Proton Beam Therapy (PBT): What does a dosimetrist do?
Story by Melissa Abrams
Dosimetrists work with radiation oncologists to make treatment plans come to life, mapping out the prescribed radiation dosage to be delivered in and around the tumor, and determining the necessary angles and depths of the radiation. In addition to treating the patient’s cancer, dosimetrists are concerned with protecting other areas of the body, including sensitive organs and structures, from radiation. With proton beam therapy about to become available in Arizona and Rochester, a team of experienced dosimetrists in Arizona and Rochester have become experts in proton beam therapy.
“Dosimetrists need to understand the differences in the physics of the proton beam and its delivery system, and factor them into treatment plans,” says Jeff Kuball, Radiation Oncology, who is a certified medical dosimetrist in the Proton Beam Therapy Program in Rochester. “Proton beams have many advantages over the current standard technology in some types of cancer, because the particles behave differently. Proton beam therapy is very precise, so the dosimetrist remains involved throughout a patient’s treatment to make adjustments for changes in a patient’s weight or tumor size.”
Rochester cancer patients will begin receiving proton beam therapy in June. Arizona patients will follow in the spring. Proton beam therapy is a significant advance over conventional radiation therapy for certain types of cancer, especially pediatric cancer and those cancers situated near critical structures in the body.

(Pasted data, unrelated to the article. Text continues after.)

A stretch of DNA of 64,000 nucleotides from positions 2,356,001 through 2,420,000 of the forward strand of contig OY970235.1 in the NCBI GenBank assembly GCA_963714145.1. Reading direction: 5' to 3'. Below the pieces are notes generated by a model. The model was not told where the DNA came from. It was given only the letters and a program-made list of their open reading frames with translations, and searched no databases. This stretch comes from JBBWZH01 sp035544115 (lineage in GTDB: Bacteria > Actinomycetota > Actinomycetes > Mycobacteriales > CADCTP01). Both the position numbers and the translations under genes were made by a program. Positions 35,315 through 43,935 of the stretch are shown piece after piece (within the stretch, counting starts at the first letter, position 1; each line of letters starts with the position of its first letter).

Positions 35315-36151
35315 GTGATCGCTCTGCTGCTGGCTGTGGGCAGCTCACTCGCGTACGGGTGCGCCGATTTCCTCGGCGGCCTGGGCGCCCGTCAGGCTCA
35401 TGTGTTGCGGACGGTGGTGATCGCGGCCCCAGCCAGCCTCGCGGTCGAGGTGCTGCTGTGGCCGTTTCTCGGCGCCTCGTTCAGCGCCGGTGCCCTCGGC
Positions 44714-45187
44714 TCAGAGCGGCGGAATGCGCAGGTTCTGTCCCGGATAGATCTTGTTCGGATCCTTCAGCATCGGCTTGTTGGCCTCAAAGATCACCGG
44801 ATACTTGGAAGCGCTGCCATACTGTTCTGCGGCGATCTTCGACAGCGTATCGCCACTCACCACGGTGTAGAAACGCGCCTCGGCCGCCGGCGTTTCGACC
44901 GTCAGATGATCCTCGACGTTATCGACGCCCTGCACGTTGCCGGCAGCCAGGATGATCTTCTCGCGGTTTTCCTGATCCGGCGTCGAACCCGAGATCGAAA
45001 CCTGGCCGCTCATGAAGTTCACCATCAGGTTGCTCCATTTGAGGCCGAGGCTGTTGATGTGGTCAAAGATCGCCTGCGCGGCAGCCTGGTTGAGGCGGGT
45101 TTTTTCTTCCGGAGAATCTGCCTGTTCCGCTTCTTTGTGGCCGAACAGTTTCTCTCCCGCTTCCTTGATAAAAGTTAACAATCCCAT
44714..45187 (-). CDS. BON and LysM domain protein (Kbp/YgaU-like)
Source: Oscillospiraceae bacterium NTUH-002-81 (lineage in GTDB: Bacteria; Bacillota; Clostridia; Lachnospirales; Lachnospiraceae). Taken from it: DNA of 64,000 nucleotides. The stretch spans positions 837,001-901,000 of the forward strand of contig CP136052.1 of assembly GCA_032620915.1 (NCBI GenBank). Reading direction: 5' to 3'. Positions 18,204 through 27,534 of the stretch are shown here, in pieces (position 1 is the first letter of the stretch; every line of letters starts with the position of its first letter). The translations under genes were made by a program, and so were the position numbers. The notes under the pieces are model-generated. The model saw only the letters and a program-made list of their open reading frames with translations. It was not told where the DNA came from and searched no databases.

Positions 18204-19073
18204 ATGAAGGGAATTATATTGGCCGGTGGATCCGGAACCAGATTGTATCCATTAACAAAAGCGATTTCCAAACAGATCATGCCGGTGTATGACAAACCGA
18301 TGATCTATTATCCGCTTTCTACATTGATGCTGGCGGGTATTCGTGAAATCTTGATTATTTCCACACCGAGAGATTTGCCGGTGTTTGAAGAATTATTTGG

Mayo Clinic’s program uses pencil beam scanning/intensity-modulated proton beams. Shawn Korte, Radiation Oncology, who is a certified medical dosimetrist on the Arizona campus, describes the technology Mayo Clinic’s program uses as a game-changer in delivering radiation therapy with potentially fewer side effects.
‘Like Star Wars’ technology
“Compared to the previous proton therapy technology, ours is like 'Star Wars,'” says Korte. “A few years ago, physicists only dreamed about this.”
Between them, Korte and Kuball have more than three decades of experience in traditional (photon) radiation oncology. Both say they’re pleased to be part of Mayo Clinic’s proton beam therapy team, which is on the brink of providing the most advanced proton beam therapy available.
“It’s exciting to work with the most advanced technology and collaborate with an experienced team that will research, invent and publish the future direction for pencil beam scanning that all proton facilities will follow,” says Korte. “The physics of the proton beam allow us to take the next big step in treating cancer safely with radiation therapy.”
According to Kuball, in most of the qualifying pediatric cases Mayo Clinic has analyzed, proton beam therapy would provide better treatment dose coverage to the tumor and significantly reduce the dose to normal tissue, reducing short- and long-term side effects. “This is what motivates me: knowing that the work I do makes a difference in the lives of patients and their families, now and in the future,” he says.
Dosimetrists collaborate with physicists, physicians, therapists and staff nurses on every patient’s case. “Each patient’s case is a unique, complicated puzzle, requiring us to work together to devise the best solution for our patients,” says Korte.